John Corabi has defended KISS against criticism over the band's recent live performances, saying that Gene Simmons and Paul Stanley deserve a lot of credit for putting on great, energetic shows even though they are almost 70 years old.
When KISS kicked off its European tour earlier in the month in Barcelona, Spain, a number of YouTube videos surfaced online of Stanley clearly struggling to hit the high notes in many of the band's classic songs. This prompted renewed calls for the group to finally call it quits, with some KISS detractors insisting that Paul hasn't been able to deliver the band's material with conviction for many years.
Corabi, a former member of MÖTLEY CRÜE and THE SCREAM, whose current band, THE DEAD DAISIES, spent several months on the road in 2016 as the support act for KISS, addressed Stanley's vocal issues during a brand new interview with Mariskal Rock TV. He said (see video below): "I think a lot of the fans forget… 'Cause I've been hearing different things about… They're, like, 'Well, Paul didn't sing,' or, 'Gene's not singing that well,' or, 'Paul's not singing that well,' or, 'They didn't play very good.' Every band has an 'off' night once in a while — that's gonna happen. The other thing, too, is I don't think a lot of people take into consideration that they are almost 70 years old. And I've gotta be honest with you. We were on tour [with KISS] last year or the year before, and just for the hell of it, I said to one of the wardrobe girls… I just wanted to pick their boots up. And Gene's boots, honestly, it's probably 15 pounds each boot; they're heavy, heavy boots. Same with Paul's. And I just sat there and I put it in perspective."
Corabi, who previously played with KISS drummer Eric Singer in the ERIC SINGER PROJECT (ESP), continued: "I did another interview in New York, and the guy was talking about… he was complaining about KISS. And I go, 'How many 70-year-old men do you know who can't even get off the couch, let alone go up and do a two-hour set in boots that each boot weighs 10 pounds, or five kilos, and they're running around, jumping and doing all this stuff for two hours every day — and singing. It's not easy to do… And I just sit there and I go, 'Okay, this is like my dad…' I mean, think about it — he's 70 years old. It's your dad putting on, like, 30 pounds or 40 pounds of gear and running around for two hours and singing and performing. I personally don't know a lot of people at 70, other than those guys — [and] Steven Tyler — but the fact that they're still doing it at 70, I've got nothing but props for that. you've gotta give 'em credit for that."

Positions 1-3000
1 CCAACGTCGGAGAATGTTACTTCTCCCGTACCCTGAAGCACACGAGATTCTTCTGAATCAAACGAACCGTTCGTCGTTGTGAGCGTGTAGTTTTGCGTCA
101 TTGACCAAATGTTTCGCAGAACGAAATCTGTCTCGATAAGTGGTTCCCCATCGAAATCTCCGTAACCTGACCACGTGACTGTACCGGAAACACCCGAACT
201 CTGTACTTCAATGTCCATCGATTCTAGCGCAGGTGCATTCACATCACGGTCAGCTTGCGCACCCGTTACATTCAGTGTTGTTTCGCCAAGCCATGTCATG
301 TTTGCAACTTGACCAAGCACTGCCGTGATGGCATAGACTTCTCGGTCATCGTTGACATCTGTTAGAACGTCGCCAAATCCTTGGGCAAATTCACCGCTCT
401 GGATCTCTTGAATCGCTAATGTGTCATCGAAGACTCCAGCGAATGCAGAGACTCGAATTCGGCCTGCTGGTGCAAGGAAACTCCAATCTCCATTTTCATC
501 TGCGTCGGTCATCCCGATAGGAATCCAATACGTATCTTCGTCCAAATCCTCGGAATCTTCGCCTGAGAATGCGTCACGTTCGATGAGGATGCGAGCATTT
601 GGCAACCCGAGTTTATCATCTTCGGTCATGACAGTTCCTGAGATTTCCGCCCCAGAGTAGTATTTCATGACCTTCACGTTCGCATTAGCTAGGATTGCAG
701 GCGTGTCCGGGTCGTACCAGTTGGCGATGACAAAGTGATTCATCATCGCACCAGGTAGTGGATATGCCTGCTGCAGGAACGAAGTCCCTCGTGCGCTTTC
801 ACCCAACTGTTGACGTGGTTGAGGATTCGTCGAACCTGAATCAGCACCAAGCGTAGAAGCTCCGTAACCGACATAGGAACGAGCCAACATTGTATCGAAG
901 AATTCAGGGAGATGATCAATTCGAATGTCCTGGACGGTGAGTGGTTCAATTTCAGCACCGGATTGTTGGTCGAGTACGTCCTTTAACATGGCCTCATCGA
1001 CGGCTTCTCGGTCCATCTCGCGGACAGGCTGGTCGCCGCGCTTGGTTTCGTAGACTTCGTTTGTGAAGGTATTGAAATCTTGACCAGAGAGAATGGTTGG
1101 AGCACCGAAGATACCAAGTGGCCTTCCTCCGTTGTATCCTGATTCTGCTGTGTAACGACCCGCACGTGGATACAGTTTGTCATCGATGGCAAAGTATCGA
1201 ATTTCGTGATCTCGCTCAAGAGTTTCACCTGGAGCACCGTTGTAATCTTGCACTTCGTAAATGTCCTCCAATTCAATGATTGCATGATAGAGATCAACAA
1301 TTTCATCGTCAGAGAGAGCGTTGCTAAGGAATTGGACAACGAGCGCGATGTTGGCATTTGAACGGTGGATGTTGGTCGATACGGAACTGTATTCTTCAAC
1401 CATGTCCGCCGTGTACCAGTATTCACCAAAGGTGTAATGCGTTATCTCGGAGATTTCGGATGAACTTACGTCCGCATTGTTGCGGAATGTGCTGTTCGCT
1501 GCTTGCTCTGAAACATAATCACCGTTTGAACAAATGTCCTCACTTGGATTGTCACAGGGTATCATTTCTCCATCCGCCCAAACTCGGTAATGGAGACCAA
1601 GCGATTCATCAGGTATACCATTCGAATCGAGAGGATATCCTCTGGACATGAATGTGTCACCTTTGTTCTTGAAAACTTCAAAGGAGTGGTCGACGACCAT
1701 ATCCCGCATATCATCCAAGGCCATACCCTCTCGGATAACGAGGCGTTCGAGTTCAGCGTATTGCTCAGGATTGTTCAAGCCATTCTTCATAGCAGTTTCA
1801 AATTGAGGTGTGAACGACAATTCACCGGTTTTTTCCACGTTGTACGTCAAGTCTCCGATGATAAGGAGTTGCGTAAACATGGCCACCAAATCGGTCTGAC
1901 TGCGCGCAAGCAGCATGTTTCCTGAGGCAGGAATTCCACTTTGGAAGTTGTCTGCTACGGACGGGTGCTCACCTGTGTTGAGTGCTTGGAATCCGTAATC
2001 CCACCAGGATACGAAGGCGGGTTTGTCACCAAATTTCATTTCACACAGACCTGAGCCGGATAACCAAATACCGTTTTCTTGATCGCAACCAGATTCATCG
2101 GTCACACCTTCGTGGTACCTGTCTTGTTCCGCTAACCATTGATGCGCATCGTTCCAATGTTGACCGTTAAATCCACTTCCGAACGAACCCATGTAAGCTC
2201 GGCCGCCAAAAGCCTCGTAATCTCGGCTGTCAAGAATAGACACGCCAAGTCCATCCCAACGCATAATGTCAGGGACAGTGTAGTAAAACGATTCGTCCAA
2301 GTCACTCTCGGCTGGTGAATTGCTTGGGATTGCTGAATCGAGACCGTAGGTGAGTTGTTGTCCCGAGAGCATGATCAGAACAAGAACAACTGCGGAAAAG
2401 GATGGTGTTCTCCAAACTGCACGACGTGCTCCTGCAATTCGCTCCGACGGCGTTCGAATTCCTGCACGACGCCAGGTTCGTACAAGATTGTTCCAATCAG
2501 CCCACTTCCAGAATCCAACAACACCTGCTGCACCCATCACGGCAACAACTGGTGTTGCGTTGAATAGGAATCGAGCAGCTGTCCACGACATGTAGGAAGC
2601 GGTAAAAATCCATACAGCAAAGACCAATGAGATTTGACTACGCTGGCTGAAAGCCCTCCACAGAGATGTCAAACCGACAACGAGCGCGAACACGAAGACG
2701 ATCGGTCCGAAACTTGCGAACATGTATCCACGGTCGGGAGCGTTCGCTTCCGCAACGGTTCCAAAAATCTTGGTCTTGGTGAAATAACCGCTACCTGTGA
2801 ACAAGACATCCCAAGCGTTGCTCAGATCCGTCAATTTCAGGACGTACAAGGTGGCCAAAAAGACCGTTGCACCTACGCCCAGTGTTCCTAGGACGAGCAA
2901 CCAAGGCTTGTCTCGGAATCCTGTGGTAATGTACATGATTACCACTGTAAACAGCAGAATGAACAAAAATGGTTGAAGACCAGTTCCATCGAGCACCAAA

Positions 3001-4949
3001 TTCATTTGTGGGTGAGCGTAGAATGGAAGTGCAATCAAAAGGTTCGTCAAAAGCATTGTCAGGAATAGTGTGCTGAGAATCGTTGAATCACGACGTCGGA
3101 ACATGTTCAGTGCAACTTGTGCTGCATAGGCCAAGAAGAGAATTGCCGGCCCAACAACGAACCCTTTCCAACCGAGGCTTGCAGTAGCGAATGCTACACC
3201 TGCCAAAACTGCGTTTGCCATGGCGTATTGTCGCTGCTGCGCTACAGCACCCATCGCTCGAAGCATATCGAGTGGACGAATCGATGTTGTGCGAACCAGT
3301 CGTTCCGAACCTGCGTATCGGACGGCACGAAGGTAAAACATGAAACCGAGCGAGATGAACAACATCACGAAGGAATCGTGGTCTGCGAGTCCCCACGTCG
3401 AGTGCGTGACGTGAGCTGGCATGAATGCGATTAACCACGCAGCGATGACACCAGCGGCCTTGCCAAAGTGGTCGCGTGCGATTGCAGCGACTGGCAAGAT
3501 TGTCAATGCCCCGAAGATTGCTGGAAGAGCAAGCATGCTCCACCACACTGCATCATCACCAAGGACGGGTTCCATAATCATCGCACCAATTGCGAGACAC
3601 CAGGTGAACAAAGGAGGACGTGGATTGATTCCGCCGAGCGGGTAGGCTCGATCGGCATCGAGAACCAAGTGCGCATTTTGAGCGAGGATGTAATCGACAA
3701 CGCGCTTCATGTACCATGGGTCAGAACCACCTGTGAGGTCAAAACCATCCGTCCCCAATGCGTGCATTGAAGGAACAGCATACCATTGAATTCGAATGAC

Back in 2011, Stanley blamed his voice troubles on singing "through sheer willpower" to "cram in" as many shows as possible.
The 66-year-old frontman, who underwent surgery on his vocal cords seven years ago for a recurrent problem with his throat which left his voice "cracking," admitted that more than 40 years of performing with KISS left him struggling to sing, and he worked his voice too hard as the band attempted to fit in as many concerts as possible.
He told the Hollywood Reporter: "[I was singing] through sheer willpower... [to] cram in as many shows as possible to maximize profit... The nature of rock singing is a strain on the voice and when you compound that with that amount of shows, you're not giving yourself time to recuperate and the problem is compounded... I was finding myself working harder and harder to do what was once effortless, and having already passed through puberty, I was surprised to hear my voice cracking."
Stanley added that many artists ruin their vocal cords by partying too hard, explaining: "If you're going to mix alcohol, cigarettes and drugs with singing, you've got a combustible combination that can only get you in trouble.
"When I was starring in 'Phantom Of The Opera', I found I couldn't drink a glass of wine the night before because it affected my vocal cords the next night, so people who are staying up till all hours, snorting this, smoking that and drinking the other, turn over the sand timer and when the sand runs out, your number comes up."